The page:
Hence, both the biopolitical management of pandemic and the oikonomics of contagion are secondary to the brutal material reality of capitalism coming into being through modern colonialism. All of the tropes and language existed ahead of time, derived from what capitalism actually was at is “rosy dawn”––despite early bourgeois ideologue’s vision of a utopian anti-aristocratic society, despite the Republican dreams of the Jacobins––that is, a horrendously genocidal reality. In a word: necrocapitalism, the permanent characteristic of capitalism.

As a final point in this chapter, we would be remiss not to mention that the ideological conception of othered households and colonial populations as figures of contagion is, in a very important sense, capitalist projection. Centuries before “the conceptualization and epistemological framing” of the “immunological crisis of colonial contact” colonial conquest generated epidemic as biological warfare. The intentional spread of small pox in South America that decimated the Mexica was echoed in the spread of small pox blankets in North America by the colonial formations that would become the US and Canada. Hence, imagining that the colonized and their rebellions were akin to contagion was an actual inversion of the contagions intentionally spread by the colonizers. Today’s conspiracy theory imaginary that COVID-19 was created and spread by a Chinese military facility is thus a white supremacist projection of what European colonial powers actually did from the 16th century onwards. Moreover, this colonial use of contagion has been naturalized so that there is, in Raza Kolb’s terms, a “depoliticization of conflict.” (Ibid., 47) That is, despite the fact that there is much empirical evidence that the colonizers intentionally created these epidemics as biological warfare, there is also the ideological narrative that it was non-intentional, that disease just happened to appear, and that the colonized necessarily succumbed to the forces of nature that nobody could predict. The memory of these intentional contagions, that dominant ideology refuses to recognize as biological warfare, are thus projected on an actual pandemic––and this projection comes from a history of projecting contagion upon the global peripheries.

With this final point in mind, it is worth noting that the analogy and metaphor of pandemic does not have to be colonialist or imperialist. Although this “disease poetics” has a long history of imperialist deployment, in Epidemic Empire Raza Kolb also notes how it has been requisitioned by revolutionary movements to conceptualize the ill-health generated by colonial occupation. (Ibid., 183) While it is indeed the case that imperialism has used the figure of contagion in a violent manner, it is also the case that modern colonialism has literally generated contagion. More importantly, in response to the actual contagions generated by capitalism and imperialism, revolutionary movements capable of setting up dual power have drawn on the “function of [their] proto-state as a giver of care” thus launching them “into the realm of believable governance, an organized authority that can replace [the oppressive] state.” (Ibid.)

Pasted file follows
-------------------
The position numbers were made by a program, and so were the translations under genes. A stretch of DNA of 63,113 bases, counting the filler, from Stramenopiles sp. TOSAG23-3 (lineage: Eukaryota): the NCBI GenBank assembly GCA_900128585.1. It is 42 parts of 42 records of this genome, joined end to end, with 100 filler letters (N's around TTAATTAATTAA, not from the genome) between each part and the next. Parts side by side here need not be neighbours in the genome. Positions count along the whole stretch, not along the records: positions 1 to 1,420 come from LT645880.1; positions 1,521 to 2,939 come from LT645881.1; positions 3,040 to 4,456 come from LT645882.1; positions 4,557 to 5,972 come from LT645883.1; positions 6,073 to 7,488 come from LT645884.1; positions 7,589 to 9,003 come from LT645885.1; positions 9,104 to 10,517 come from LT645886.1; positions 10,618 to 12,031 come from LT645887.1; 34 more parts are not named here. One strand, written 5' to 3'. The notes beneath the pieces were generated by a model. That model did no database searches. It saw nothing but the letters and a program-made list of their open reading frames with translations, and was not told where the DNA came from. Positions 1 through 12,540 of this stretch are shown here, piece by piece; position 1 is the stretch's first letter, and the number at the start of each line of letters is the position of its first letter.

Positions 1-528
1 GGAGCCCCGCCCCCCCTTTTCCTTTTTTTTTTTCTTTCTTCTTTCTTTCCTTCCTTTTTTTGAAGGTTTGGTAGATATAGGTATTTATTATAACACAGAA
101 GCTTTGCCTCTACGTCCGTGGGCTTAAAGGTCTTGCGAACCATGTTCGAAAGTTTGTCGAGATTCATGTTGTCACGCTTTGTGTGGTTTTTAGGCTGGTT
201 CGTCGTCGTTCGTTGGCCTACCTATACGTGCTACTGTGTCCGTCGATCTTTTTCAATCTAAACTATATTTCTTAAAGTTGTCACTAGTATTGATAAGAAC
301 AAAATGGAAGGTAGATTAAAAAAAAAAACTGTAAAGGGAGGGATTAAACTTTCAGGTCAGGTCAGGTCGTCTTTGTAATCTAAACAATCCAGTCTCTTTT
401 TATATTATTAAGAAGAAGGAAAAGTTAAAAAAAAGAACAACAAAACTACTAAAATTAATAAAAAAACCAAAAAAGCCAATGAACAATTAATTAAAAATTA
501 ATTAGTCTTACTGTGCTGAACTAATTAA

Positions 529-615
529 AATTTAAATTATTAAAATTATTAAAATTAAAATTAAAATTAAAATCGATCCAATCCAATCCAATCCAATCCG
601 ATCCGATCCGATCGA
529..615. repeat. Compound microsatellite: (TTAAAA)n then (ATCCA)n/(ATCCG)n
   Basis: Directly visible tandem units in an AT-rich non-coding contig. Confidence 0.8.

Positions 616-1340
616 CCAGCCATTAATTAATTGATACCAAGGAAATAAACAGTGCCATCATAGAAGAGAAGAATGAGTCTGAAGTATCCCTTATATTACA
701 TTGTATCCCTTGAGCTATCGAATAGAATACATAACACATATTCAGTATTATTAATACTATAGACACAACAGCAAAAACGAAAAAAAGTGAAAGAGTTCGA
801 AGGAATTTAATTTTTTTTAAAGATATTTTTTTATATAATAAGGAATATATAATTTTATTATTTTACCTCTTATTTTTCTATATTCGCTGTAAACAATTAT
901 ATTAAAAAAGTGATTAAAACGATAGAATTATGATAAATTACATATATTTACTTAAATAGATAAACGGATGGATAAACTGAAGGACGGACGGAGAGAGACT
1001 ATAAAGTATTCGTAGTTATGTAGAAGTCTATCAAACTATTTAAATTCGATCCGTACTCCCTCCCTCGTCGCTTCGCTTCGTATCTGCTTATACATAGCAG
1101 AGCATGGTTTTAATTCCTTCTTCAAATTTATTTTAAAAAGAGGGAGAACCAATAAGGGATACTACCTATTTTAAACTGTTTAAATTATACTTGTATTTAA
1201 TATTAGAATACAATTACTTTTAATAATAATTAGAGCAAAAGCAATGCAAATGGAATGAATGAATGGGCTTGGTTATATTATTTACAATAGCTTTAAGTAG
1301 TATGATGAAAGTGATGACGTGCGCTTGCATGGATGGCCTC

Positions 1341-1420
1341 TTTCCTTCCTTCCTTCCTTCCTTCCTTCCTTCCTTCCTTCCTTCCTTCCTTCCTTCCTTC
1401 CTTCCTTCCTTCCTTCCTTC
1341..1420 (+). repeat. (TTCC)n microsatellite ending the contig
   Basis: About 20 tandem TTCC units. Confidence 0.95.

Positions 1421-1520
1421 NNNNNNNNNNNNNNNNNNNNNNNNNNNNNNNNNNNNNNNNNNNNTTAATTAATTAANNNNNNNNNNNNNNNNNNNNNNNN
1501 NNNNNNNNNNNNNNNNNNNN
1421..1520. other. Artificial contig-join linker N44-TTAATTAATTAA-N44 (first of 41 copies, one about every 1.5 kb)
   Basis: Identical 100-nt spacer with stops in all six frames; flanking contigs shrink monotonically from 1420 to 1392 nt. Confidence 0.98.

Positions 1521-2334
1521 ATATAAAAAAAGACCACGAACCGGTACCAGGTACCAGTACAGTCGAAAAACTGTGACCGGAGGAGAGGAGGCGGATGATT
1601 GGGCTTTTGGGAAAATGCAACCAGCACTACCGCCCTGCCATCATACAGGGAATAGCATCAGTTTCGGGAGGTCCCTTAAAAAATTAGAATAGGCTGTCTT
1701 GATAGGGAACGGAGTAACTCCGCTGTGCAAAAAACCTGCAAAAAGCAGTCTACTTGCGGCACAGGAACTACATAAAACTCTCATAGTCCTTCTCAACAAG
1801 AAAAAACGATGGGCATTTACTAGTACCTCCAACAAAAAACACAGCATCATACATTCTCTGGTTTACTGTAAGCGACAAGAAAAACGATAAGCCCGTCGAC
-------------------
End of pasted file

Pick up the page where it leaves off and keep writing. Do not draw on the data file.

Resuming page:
As this global pandemic has made clear, capitalism is incapable of caring for people in a meaningful manner; thoroughly necrotic it ultimately exposes them to disease and death. Revolutionary movements that grasp the fact that the actual virus is capitalism, that might even employ a counter “disease poetics”––that is more accurate about who is responsible for creating and spreading and refusing to prevent epidemic––will generate a better understanding of health and care. “In the struggle to take care of our bodies in a new, more human way,” a collective led by James Boggs wrote in 1975, “we can discover a new humanity in ourselves––a humanity which will manifest itself not only in the good health of the individual but in healthier relations among all of us in the communities where we live and the places where we work.” (A New Outlook on Health, 90)